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Figure 2. Dark Rearing for 10 or 15 Days Reduces Neurofilament Levels in the Visual Cortex

Figure 1. Neurofilament Levels in the Visual Cortex Increase 100-Fold from Birth to Adulthood (A) Multiplexed immunoblots of homogenate from right and left V1 at birth (P0) and across postnatal development to adulthood. Labeling for NF-L (red bands) was examined relative to a total protein stain (green bands) for each age and for each hemisphere separately. The total protein control was used to overcome the difficulty in identifying a single control protein present in the same amount from birth through to adulthood. (B) High-contrast images of NF-L bands taken from the two youngest ages shown in (A). (C) Measurement of NF-L band volume (red squares) and total protein band volume (green circles) from left and right visual cortex of the animals shown in (A), plotted for each marker as a percentage of the adult volume from the same hemisphere. Protein controls indicated that low NF-L levels early in development were not due to reduced loading of protein. (D) Quantification of NF-L in the left (triangles) and right (asterisks) hemispheres of V1, calculated as a percentage of total protein measured from the same lane and then normalized to the highest adult NF-L level from the same hemisphere.

Profound Recovery of Vision Promoted by Brief Periods of Darkness Behavioral studies were conducted on animals following MD for 1 week, beginning at the peak of the critical period (P30). A 10 day period of darkness was imposed immediately after

(A) Immunolabeling for NF-L in tissue from V1 of a normal P40 control animal and from animals kept in complete darkness for 5, 10, and 15 days starting at P30. Layers of the visual cortex are indicated with roman numerals; scale bar represents 100 microns. (B) Stereological estimates of the density of neurons immunopositive for NF-L in the left and right hemispheres of V1 for normal and dark-reared groups. A Kruskal-Wallis nonparametric ANOVA of this data was significant (H[2] = 8.83, p = 0.012), and post hoc tests revealed a reduction from normal after 10 and 15 days of dark rearing (data combined; Dunn’s multiple comparison test: p < 0.05) but no reduction from normal after 5 days (Dunn’s multiple comparison test: p > 0.05). (C) Multiplexed immunoblots of homogenate from the left and right visual cortex of a control animal and of animals placed in complete darkness for 10 or 15 days. Levels of NF-L (red bands) and a cytoskeletal control protein, a-tubulin (green bands), within the same immunoblots are shown. (D) Quantification of the level of NF-L protein in V1 calculated separately for both hemispheres of each animal, measured as a proportion of the level of a-tubulin and plotted as a percentage of normal. Statistical comparison of NF-L levels between normal animals and those that were dark reared (10 and 15 day data combined) revealed a significant reduction after dark rearing (Mann-Whitney test: U = 1, p = 0.008).

termination of the period of MD for three animals (immediate darkness [ID] kittens) but was delayed either 5 or 8 weeks for a second group (delayed darkness [DD] kittens; n = 4). Immediately after animals in the ID group were removed from the dark (Figure 3), they appeared blind in both eyes. The detrimental effect of darkness on the nondeprived eye predicts the previously unexpected result that a normal light reared kitten would emerge blind after a 10 day period of darkness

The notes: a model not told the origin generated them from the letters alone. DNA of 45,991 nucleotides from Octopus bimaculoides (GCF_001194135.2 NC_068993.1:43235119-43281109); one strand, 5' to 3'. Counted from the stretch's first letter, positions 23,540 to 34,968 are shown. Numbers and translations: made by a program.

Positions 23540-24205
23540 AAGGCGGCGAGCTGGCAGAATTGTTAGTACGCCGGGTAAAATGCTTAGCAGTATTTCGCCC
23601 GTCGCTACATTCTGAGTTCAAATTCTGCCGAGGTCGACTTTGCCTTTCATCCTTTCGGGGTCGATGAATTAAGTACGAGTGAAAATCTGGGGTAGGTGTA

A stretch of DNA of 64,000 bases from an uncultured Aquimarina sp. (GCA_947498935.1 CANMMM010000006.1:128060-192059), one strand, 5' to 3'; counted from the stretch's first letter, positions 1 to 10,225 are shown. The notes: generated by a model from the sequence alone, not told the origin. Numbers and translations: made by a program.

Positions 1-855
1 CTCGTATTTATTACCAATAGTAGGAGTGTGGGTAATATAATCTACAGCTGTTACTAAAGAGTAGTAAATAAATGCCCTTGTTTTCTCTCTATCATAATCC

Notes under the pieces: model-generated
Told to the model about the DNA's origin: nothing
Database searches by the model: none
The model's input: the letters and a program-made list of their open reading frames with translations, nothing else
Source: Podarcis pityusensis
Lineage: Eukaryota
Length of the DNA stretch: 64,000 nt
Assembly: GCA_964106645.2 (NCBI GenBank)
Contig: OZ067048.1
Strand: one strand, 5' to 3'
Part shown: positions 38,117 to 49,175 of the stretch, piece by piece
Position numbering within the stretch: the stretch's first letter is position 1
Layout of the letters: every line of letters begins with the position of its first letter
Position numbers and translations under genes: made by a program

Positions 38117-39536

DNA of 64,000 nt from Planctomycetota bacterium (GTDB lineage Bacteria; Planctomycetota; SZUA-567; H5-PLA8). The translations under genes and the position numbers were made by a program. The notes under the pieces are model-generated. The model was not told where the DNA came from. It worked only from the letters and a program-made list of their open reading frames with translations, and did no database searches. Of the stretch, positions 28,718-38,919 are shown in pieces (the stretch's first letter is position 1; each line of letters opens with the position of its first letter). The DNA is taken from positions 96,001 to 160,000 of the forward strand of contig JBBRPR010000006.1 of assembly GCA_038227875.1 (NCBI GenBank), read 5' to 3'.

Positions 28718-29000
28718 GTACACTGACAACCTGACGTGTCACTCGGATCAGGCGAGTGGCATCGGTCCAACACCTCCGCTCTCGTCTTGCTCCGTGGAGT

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Figure 3. Ten Days of Darkness Imposed Immediately after 1 Week of MD Prevented Development of Amblyopia (A) A schematic illustration of the visual experience of the three immediate darkness (ID) kittens as a function of postnatal age in days (PD). (B) Changes in the visual acuity of the two eyes of one kitten (C153) following termination of 1 week of MD. Open and filled circles depict the acuity of, respectively, the initially deprived eye or nondeprived eye. Filled squares show the acuity measured with both eyes open. Animals initially appeared blind after dark rearing for 10 days. The poor vision of the nondeprived eye is highlighted by comparison with the acuity of the nondeprived eye in the DD animals (horizontal arrow), as measured at the same time point. Once the ability to detect the open door was achieved (OD), kittens were shortly thereafter able to discriminate a vertical from a horizontal grating, thereby allowing measurement of their visual acuity. (C) Comparable data from two other kittens. The vision of the deprived eye of C156 was assessed and shown to be blind (open circle symbol at time zero) shortly after the eyelids of this eye were reopened and immediately before it was placed in the darkroom. The brackets to the right of the data for C153, in (B), and C156 illustrate the range of values for the acuity of a normal kitten at 3 to 4 months of age, as tested on the same discrimination task employed here.

initiated at P37, a result since confirmed (see Figure S1 available online). In prior studies [1, 26, 27], darkness was imposed near birth and lasted for months, so that the profound immediate effect of only 10 days of darkness starting at P37 was unexpected. Vision of the two eyes improved slowly in lockstep from blindness to normal grating acuity over a 7 week period. The crucial result was that amblyopia never developed. For the DD group (Figure 4A), the period of darkness was